Clay’s herd grazes new pastures seeded with crabgrass and bermudagrass. Most of the established pastures are crabgrass, bahia and bermudagrass. They also maintain a couple dedicated endophyte-free fescue pastures. His plan is to clear 100 to 150 acres a year to increase the pasture and expand the herd. Under the newly cleared pivot, he’ll plant a combination of wheat, oats and rye to chop in the spring and then plant a hybrid milo to chop twice in the summer.

cuts and wraps bales

But Clay’s focus for the herd is using A.I. He’s using predominantly Angus breeding for heifers but tries to get the cows back on a Sim-Angus breeding program. He says, “Our retained heifer we are loving the most is a Sim-Angus-cross cow bred with a Brangus bull, which gives us a little ear and some heat tolerance.

Our fall-calving window is late, so through June it’s really important our cows are still milking, and our Brangus cows will be out eating where our Angus cows are laid up in the shade.”

In selecting A.I. bulls for the heifers, Clay selects bulls with the goal of increasing weaning weights and yearling weights, as he doesn’t retain any calves out of heifers. For the cow herd, he focuses on bulls with good maternal genetics as he builds the herd.

He also highly values carcass yield. While all calves in previous years were sold through the local sale barn, he hopes to start backgrounding the calves and putting 100 pounds on them before selling them. One of his pastures with cows in it currently has some hybrid milo-sudangrass, and his intention is to pull the cows out and put the weaned calves back on the pasture, supplemented with a little cottonseed. The goal then is to market directly with buyers.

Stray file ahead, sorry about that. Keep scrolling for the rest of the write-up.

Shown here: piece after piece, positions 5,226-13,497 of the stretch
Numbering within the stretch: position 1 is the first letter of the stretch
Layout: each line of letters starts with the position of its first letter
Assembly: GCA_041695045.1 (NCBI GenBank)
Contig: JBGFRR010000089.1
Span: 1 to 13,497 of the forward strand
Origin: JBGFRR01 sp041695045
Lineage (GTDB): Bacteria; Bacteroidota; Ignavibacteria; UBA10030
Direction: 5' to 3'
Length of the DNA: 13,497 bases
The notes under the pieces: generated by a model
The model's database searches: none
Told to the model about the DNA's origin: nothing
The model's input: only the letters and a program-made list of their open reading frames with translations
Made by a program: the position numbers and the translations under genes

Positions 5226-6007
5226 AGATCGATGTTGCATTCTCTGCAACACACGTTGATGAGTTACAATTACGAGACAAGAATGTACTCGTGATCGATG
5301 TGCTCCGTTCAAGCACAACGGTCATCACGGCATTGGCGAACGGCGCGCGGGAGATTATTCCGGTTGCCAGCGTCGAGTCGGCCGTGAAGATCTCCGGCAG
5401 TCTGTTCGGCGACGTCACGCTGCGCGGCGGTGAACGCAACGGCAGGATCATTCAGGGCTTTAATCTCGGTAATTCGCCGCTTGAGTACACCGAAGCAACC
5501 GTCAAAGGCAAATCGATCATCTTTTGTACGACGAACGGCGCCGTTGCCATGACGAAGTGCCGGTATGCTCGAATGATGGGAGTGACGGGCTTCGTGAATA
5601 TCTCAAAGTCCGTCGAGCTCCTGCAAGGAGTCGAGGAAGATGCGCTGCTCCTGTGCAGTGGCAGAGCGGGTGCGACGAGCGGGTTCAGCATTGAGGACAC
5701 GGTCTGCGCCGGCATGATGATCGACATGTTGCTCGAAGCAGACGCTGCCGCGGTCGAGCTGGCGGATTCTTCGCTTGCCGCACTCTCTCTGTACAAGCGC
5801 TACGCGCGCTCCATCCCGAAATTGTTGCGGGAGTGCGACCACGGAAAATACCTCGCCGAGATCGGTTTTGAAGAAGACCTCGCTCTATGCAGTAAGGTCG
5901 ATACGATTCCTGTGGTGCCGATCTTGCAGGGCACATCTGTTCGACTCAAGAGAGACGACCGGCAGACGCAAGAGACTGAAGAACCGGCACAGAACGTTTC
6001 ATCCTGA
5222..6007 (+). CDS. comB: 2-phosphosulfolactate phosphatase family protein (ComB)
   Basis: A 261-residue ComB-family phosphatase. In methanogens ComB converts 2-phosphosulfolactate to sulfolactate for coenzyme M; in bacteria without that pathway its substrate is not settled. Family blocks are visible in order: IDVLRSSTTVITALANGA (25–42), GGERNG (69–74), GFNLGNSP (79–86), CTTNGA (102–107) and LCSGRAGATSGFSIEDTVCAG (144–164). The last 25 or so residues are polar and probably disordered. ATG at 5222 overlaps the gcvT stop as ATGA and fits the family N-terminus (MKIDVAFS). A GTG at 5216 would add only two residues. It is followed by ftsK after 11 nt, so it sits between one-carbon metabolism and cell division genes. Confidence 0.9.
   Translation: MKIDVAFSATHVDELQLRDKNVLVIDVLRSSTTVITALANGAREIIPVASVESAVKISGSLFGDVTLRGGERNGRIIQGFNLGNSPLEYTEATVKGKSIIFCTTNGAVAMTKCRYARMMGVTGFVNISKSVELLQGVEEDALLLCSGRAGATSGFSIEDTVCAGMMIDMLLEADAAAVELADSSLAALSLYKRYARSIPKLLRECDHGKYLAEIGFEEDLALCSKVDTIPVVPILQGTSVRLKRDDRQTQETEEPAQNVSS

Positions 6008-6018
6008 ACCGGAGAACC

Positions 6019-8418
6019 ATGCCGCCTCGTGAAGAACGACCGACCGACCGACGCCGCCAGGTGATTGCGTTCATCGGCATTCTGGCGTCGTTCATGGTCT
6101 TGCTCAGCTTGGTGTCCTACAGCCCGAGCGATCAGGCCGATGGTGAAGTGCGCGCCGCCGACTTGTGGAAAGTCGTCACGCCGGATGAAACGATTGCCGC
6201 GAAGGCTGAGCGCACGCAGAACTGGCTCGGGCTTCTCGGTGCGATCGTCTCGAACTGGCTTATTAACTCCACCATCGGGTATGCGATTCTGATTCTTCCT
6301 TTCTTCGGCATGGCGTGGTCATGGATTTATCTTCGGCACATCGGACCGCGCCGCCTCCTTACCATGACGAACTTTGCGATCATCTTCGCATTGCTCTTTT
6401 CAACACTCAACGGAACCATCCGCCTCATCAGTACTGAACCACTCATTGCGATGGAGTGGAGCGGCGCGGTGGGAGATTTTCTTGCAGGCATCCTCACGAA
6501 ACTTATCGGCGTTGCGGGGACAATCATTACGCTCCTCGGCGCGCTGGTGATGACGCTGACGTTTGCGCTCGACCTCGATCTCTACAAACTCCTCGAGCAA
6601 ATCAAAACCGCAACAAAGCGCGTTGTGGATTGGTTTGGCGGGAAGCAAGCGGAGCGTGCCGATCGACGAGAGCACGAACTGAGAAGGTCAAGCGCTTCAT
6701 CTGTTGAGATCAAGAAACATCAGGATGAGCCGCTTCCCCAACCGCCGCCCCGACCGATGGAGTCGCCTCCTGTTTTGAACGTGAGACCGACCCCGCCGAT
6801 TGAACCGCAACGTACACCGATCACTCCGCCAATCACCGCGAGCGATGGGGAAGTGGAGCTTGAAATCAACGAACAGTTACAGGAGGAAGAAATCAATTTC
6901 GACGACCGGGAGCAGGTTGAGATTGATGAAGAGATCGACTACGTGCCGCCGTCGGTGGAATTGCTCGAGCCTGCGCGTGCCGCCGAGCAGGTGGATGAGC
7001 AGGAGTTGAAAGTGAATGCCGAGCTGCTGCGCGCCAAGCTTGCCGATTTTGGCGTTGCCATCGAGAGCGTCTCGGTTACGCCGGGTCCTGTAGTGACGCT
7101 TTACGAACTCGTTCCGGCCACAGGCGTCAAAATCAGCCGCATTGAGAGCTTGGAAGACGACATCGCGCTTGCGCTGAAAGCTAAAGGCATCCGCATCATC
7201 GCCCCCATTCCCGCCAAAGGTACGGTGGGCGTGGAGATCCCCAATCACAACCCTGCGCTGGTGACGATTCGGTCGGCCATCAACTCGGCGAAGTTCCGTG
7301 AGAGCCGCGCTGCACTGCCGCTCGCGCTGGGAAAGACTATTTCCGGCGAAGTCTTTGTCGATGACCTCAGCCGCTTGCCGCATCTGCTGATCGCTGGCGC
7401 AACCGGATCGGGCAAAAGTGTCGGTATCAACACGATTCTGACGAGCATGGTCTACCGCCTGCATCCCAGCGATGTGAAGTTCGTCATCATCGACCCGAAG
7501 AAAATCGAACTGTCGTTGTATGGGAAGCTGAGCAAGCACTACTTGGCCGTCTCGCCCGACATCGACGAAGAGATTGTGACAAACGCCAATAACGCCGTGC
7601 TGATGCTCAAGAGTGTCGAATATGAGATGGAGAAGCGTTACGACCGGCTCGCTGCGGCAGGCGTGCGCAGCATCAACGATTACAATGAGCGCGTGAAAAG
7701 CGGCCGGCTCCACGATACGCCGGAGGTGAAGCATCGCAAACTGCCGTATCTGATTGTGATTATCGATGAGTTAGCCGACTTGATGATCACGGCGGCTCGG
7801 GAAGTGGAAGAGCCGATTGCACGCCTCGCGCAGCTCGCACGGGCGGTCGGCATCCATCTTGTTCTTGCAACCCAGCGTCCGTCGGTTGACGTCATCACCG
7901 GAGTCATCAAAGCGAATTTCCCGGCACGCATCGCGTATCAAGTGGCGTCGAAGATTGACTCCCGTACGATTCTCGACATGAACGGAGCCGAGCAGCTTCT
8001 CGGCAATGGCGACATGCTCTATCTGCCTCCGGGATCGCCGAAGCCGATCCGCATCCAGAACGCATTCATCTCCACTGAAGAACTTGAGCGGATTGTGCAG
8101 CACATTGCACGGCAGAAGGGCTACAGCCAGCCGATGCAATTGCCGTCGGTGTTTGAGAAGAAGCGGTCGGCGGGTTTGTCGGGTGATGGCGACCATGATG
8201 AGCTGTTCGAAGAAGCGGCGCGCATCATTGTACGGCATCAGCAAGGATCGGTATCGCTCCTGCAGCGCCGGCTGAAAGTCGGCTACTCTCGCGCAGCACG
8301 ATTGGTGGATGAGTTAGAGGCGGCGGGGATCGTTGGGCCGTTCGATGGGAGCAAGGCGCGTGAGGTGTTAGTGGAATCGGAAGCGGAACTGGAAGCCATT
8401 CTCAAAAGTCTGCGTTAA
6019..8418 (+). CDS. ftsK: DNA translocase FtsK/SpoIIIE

What started out as truly a fall-calving herd has migrated to a calving season currently from November through December. The migration happened as they tried to tighten the calving window. Clay says, “It’s cost a little – mid-summer calves won’t put on the weight spring calves do – but I don’t know but what the tightness of the calving window has offset that, but it’s definitely hurt the calves just a little bit.

Within two to three years, we hope to have a fall-calving and spring-calving group.” The cows currently calving in November and December naturally migrate about 20 days each year toward a spring-calving group. New heifers will be bred to create a fall-calving group. And his culling philosophy is pretty simple: no pay, no stay.


Clay says, “In 10 years, I hope we are at our limits for cow herd numbers. We’ll have our feed established through our pivot running, and I hope we’re marketing a group of calves of our own and possibly some calves I can buy around here locally to be bought at weaning age and putting a couple hundred pounds on them and sending them on West.

When we get to a point where we’re not retaining all our own heifers, I would love to be able to say that I could put 100 quality bred commercial heifers on the market each year, just because I enjoy that so much. Through the beef and bred heifers, I want to continue with calf sales and what we’re doing and help it continue to grow.”

“Scratching a living out of the dirt” is what ranchers do. For Clay and Gary, that’s a literal description of their newly cleared ground, new pivot and pastures; it’s a shared dream. Sometimes you just have to start from scratch.  end mark

See more of the cattle operation in this slideshow.

PHOTO 1: The cow herd grazes crabgrass and bermudagrass-mixed grasses. During this wet spring, they had a difficult time keeping ahead of the pasture growth. Photo by Lynn Jaynes.

PHOTO 2: As part of the A.I. program, Clay Alexander says the Sim-Angus cows bred with a Brangus bull create cattle with heat tolerance that will continue to eat and milk well through the calves’ critical growing season. Photo by Lynn Jaynes.

PHOTO 3: Ryegrass grows well in the red South Carolina soil. Alexander’s herd grazes it in early spring, then he takes a cutting and wraps bales, and then the regrowth is grazed again. Photo by Carrie Veselka.

Lynn Jaynes